will help you If you don't have to use 'numpy', then you can use the following code: code :
x=[17,13,12,15,16,14,16,16,18,19]
y=[94,73,59,80,93,85,66,79,77,91]
def X_bar_y_bar(x,y):
xave = sum(x)/float(len(x))
yave = sum(y)/float(len(y))
for i in range(len(x)):
result=((x[i]xave)*(y[i]yave))
print("{:.2f}".format(result))
X_bar_y_bar(x,y)
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Multiply row with above row and obtain an average
By : MagicJane
Date : March 29 2020, 07:55 AM
wish helps you I have an excel table with lets say 500 columns and 2 rows. I want to multiply each cell in the second row with the cell above, in the first row. Then get the average of the sum. , For data in rows 1 and 2 use code :
=SUMPRODUCT(1:1,2:2)/COUNT(1:1)

google sheet custom function to multiply columns
By : JDuc38
Date : March 29 2020, 07:55 AM
will be helpful for those in need for the recommendation, but that didn't work unfortunately. The reason I'm not using the arrayformula function is because this is actually a small piece of a larger, more complicated function. What did end up working is pushing the "multiply" variable into newData as an array by putting it in brackets. code :
function myFunction() {
var sheet = SpreadsheetApp.getActive().getSheetByName("Sheet1");
var data = sheet.getRange("A1:B22").getValues();
var newData = []
for (i in data){
var row = data[i];
var multiply = row[0] * row[1]
newData.push([multiply])
Logger.log(newData)
}
sheet.getRange(1,3,22,1).setValues(newData)
}

Multiply the outputs custom loss function
By : Nicolas
Date : March 29 2020, 07:55 AM
Hope this helps I'm not sure if I'm understanding correctly, but I'll try. The loss function must contain both the predicted and the actual data  it's a way to measure the error between what your model is predicting and the true data. However, the predicted and actual data do not need to be onedimensional. You can make y_pred a tensor that contains both y_pred1 and y_pred2. Likewise, y_true can be a tensor that contains both y_true1 and y_true2. code :
import keras.backend as K
def my_loss(y_true, y_pred):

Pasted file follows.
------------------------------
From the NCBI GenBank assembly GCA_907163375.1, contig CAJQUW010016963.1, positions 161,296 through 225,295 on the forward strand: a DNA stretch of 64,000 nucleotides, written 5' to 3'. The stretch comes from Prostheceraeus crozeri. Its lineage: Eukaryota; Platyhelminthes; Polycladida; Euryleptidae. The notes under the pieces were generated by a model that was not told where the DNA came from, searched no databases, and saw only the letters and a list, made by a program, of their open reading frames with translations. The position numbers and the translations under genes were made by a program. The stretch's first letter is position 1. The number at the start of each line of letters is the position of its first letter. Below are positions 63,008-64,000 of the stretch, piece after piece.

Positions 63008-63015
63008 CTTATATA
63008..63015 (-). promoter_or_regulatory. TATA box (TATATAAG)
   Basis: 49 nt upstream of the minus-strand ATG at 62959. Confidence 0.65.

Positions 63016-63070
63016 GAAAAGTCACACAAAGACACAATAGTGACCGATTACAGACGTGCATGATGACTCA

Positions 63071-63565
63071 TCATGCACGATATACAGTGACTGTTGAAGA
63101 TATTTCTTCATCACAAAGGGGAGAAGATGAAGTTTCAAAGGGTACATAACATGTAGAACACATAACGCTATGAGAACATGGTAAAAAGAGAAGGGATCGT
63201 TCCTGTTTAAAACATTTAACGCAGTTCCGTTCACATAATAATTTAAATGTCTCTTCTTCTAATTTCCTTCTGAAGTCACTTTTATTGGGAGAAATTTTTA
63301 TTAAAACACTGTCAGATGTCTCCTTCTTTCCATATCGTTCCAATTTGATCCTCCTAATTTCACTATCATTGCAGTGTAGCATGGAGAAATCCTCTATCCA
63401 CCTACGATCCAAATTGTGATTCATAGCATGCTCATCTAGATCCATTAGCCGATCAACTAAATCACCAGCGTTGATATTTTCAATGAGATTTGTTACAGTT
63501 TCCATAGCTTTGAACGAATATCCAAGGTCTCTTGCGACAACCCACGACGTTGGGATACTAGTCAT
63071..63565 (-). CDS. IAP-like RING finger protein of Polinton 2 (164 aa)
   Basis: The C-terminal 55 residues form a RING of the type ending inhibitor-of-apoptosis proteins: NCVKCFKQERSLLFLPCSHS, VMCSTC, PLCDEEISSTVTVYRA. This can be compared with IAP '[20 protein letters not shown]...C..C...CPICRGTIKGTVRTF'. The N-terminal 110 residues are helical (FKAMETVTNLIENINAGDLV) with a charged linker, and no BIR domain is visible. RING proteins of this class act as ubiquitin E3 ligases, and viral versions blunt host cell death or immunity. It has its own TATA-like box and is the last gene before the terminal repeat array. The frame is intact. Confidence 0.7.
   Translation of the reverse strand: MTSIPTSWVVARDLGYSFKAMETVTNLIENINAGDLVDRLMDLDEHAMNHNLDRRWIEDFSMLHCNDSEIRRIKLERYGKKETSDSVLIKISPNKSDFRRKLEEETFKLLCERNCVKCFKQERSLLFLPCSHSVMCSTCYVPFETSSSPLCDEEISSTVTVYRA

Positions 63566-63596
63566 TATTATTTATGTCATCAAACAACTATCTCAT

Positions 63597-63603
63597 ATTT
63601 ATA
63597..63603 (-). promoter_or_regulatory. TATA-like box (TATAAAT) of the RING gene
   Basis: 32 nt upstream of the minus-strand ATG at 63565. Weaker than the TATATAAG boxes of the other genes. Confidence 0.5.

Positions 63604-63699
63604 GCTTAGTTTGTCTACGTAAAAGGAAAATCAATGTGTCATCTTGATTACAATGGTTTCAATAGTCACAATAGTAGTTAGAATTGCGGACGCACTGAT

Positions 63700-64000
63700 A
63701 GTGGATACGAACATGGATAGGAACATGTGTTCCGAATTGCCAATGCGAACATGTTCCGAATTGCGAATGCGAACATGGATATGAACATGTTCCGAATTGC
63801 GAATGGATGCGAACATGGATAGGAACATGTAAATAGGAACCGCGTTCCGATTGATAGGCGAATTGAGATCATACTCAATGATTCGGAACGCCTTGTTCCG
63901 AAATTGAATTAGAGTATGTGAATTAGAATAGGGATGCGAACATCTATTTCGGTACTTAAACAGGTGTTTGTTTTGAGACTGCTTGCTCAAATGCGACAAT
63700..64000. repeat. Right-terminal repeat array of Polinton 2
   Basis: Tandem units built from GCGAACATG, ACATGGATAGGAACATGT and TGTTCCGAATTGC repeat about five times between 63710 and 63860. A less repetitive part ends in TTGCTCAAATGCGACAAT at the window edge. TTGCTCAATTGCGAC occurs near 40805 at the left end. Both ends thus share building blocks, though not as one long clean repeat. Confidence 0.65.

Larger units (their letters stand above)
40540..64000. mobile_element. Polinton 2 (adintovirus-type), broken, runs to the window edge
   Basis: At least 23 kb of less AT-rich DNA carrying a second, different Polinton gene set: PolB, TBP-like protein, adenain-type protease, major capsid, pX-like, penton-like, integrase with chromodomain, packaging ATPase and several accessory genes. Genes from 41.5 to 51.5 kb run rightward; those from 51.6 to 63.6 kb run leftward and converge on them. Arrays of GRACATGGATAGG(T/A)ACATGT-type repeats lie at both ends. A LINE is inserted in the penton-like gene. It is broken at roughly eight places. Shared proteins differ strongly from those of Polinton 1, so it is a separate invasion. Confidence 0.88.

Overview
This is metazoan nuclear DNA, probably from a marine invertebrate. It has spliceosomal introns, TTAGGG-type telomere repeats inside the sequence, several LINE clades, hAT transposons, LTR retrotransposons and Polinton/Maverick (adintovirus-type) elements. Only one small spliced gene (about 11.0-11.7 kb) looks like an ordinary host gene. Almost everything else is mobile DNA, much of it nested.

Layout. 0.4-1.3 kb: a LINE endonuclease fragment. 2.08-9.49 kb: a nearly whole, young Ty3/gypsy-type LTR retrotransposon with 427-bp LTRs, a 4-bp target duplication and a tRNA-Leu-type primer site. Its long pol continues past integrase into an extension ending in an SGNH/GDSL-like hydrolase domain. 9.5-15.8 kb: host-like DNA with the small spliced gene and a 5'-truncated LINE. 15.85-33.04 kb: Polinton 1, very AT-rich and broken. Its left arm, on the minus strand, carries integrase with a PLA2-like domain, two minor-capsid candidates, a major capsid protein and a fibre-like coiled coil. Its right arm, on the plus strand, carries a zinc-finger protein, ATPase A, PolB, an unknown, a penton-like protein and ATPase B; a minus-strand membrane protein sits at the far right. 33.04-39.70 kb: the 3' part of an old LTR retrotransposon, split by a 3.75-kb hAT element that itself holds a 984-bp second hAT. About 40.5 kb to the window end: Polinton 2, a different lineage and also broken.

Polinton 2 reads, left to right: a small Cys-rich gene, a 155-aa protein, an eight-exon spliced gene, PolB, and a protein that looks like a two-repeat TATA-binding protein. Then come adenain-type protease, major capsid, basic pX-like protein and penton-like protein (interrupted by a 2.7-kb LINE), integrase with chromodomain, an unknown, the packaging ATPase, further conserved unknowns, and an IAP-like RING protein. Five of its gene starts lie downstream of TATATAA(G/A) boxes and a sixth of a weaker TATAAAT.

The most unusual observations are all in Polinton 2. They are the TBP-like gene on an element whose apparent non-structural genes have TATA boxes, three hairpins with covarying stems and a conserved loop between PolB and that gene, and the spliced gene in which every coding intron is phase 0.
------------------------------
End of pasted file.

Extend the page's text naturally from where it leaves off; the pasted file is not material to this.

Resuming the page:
# this example is mean squared error
# works if if y_pred and y_true are greater than 1D
return K.mean(K.square(y_pred  y_true))
def my_loss(y_true, y_pred):
# calculate mean(abs(y_pred1*y_pred2  y_true1*ytrue2))
# this will work for 2D inputs of y_pred and y_true
return K.mean(K.abs(K.prod(y_pred, axis = 1)  K.prod(y_true, axis = 1)))
from keras import Model
from keras.layers import Input, Dense
from keras.layers import Concatenate
input_layer = Input(shape=(n, ))
shared = Dense(32)(input_layer)
sub1 = Dense(16)(shared)
sub2 = Dense(16)(shared)
y1 = Dense(1, activation='sigmoid')(sub1)
y2 = Dense(4, activation='softmax')(sub2)
mergedOutput = Concatenate()([y1, y2])
from keras import losses
def my_loss(y_true, y_pred):
final_loss = (losses.binary_crossentropy(y_true[:, 0], y_pred[:, 0]) +
y_true[:, 0] *
losses.categorical_crossentropy(y_true[:, 1:], y_pred[:,1:]))
return final_loss
model.compile(optimizer='adam', loss=my_loss)

I can't write a python average function that will average 3 input integers from user. (average has to be in float)
By : Lukas
Date : March 29 2020, 07:55 AM

writing a recursive function to multiply 2 integers, with a twist
By : Kojak.M.S
Date : March 29 2020, 07:55 AM
I wish this helpful for you You should step through this by hand with a simple multiplication, such as 2*1… you'll probably see that the problem is in a = add(a, b);. a*b is a+a+a+a+… until you have b total terms of a. Your routine is adding b in when it should only be decrementing b (which is effectively an addition counter). To set this up as a recursive routine, you're actually going to need a 3rd parameter… something to store the value to be added, so you can a = add(a, original_a);  the original_a should not be modified throughout the operation.